Feb 5 2010 by Alison Anderson, Perthshire Advertiser Friday
A HIGHLAND Perthshire stronghold is celebrating following the return of a long-lost heraldic shield.
Blair Castle’s colourful shield dates from 1839 and was used in a medieval-style tournament organised by the Earl of Eglinton at Eglinton Castle in Ayrshire.
Lord Glenlyon, who later became the sixth Duke of Atholl, attended the tournament as Knight of the Gael and took a group of 60 Atholl men as his bodyguards.
The brightly coloured shield was probably used as a crest or motif mounted on a pole or tent to represent the presence of the Duke of Atholl.
It depicts the Atholl coat of arms, with the stars representing ‘The Murrays’, the checks on argent representing ‘The Stewarts’ and the three legs representing the Isle of Man.
The shield came up for sale in 2009 as part of a collection of items relating to the Eglinton Tournament, including the knight's shields and a series of watercolours.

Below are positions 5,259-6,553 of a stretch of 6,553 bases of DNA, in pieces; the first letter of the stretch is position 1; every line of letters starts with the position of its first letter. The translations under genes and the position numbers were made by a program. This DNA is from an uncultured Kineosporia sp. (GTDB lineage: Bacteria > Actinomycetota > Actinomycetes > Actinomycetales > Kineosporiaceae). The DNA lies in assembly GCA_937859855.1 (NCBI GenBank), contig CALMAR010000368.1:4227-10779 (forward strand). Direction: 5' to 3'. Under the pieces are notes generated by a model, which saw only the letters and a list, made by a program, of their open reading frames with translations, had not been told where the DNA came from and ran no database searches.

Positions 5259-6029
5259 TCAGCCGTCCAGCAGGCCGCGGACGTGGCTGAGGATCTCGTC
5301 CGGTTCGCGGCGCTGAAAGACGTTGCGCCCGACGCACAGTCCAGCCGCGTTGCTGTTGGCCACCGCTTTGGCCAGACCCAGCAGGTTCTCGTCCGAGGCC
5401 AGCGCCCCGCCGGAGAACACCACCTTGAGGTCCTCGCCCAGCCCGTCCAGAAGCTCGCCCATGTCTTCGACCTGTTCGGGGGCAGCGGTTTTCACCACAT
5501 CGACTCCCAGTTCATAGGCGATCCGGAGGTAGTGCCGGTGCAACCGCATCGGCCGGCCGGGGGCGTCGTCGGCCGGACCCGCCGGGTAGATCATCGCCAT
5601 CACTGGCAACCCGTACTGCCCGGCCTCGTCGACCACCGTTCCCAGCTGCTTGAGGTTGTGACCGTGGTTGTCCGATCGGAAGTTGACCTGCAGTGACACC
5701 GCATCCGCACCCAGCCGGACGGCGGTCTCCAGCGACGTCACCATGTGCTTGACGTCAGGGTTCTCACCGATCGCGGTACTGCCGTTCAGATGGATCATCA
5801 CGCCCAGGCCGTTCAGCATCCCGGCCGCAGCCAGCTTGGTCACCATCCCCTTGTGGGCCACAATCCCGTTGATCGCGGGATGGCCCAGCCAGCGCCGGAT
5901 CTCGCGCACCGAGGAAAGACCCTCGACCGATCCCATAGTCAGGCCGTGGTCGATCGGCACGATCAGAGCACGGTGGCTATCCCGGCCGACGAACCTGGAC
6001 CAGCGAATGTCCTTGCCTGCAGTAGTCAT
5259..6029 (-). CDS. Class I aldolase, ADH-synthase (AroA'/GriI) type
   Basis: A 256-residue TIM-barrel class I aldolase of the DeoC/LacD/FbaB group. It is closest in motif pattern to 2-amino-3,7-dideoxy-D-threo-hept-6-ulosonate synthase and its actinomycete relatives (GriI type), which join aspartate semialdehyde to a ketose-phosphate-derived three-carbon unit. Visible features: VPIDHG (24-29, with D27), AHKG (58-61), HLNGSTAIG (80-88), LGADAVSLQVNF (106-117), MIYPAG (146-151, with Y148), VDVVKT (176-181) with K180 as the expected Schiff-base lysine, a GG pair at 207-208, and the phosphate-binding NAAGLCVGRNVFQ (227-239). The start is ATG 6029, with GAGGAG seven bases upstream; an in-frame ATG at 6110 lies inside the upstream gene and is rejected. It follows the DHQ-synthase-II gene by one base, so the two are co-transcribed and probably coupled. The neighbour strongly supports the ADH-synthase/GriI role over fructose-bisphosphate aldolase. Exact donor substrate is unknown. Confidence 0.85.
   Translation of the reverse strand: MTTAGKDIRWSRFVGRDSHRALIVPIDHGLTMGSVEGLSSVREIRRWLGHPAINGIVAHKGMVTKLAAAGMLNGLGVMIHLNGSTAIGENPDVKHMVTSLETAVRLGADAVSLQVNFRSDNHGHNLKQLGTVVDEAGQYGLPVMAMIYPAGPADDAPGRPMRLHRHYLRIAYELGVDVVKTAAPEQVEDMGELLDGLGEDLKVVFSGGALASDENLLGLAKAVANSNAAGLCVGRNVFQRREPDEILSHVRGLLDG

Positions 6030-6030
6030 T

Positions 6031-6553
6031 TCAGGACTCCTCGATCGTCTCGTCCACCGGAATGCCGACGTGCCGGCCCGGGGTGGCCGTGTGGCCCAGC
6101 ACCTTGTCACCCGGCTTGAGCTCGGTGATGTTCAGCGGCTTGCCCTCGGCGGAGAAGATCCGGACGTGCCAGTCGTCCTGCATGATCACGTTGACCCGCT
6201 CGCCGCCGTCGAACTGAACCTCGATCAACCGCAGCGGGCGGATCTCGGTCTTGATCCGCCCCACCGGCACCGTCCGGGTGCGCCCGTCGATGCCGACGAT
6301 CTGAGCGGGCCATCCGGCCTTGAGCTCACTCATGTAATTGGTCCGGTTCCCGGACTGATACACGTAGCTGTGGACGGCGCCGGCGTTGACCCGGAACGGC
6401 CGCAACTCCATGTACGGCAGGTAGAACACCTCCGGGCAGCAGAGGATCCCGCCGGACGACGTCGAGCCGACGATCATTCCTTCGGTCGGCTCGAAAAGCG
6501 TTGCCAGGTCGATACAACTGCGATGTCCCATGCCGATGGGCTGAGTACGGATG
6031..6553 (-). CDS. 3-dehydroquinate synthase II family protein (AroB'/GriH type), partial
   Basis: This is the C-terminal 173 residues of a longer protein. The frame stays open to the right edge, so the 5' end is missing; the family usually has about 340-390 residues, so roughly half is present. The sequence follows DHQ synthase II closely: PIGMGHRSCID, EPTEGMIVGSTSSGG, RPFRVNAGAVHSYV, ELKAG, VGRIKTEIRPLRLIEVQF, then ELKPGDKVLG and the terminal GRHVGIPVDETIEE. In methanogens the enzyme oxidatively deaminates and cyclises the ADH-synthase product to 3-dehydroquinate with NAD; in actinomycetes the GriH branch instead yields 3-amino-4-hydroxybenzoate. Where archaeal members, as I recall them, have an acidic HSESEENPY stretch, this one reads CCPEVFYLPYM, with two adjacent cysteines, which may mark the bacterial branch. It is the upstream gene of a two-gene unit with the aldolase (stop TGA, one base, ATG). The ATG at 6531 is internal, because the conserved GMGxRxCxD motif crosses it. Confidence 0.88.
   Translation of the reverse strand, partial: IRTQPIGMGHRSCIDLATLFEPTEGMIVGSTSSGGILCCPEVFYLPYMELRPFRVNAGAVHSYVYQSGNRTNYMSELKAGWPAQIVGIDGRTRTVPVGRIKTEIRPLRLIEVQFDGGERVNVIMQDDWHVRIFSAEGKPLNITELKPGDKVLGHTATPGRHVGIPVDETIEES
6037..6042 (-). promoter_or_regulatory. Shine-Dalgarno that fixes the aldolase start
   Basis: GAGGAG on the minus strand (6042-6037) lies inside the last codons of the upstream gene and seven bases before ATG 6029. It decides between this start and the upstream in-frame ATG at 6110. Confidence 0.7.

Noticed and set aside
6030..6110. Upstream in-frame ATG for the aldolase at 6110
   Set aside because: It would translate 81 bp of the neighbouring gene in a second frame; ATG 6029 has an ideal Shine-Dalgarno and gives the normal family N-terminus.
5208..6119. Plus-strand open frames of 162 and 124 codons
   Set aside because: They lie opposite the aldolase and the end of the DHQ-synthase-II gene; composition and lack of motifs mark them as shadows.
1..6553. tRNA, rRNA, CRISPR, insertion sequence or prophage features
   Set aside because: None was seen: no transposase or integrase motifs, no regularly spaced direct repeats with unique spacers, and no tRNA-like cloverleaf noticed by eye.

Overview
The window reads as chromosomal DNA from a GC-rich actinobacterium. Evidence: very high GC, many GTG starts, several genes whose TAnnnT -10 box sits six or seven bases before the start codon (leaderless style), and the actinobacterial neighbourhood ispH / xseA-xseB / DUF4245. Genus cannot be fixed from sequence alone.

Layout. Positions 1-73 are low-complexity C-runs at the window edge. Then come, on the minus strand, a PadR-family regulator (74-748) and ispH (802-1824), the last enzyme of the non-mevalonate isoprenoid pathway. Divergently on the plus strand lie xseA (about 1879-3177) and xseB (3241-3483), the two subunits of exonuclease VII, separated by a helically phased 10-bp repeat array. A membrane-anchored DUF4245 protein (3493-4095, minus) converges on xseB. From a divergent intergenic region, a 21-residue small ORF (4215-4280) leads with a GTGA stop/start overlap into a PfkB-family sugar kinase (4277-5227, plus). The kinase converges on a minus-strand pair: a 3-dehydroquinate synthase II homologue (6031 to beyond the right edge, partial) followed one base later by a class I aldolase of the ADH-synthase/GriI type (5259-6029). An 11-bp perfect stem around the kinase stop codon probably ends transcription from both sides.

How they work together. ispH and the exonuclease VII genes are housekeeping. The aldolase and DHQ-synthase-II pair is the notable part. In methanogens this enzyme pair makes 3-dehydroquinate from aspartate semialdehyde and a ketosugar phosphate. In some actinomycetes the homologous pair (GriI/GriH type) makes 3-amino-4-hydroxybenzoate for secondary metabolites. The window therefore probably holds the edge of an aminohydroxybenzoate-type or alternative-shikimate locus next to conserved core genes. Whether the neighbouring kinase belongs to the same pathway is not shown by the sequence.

James Knox organised the securing of the collection for the nation and the Blair Charitable Trust was delighted to have the chance to buy the original shield.
Sarah Troughton, head trustee of the Blair Charitable Trust, said: “It is wonderful when there is a chance to reunite pieces of an historic collection.
“The Atholl shield is an exciting addition to the display of Eglinton Tournament armour at Blair Castle.”
The shield will join other items from the Eglinton Tournament in the front hall of Blair Castle and will form part of the castle’s permanent exhibition.
The Eglington Tournament is a significant moment in Blair Castle's history as it marks the genesis of the Atholl Highlanders.
Enjoying the extraordinary distinction of being the last remaining private army in Europe, the Atholl Highlanders have a long historic association with Blair Castle.
They were mounted guards for Queen Victoria's visit in 1844 and still parade annually on the castle forecourt in the presence of its present colonel, the 11th Duke of Atholl.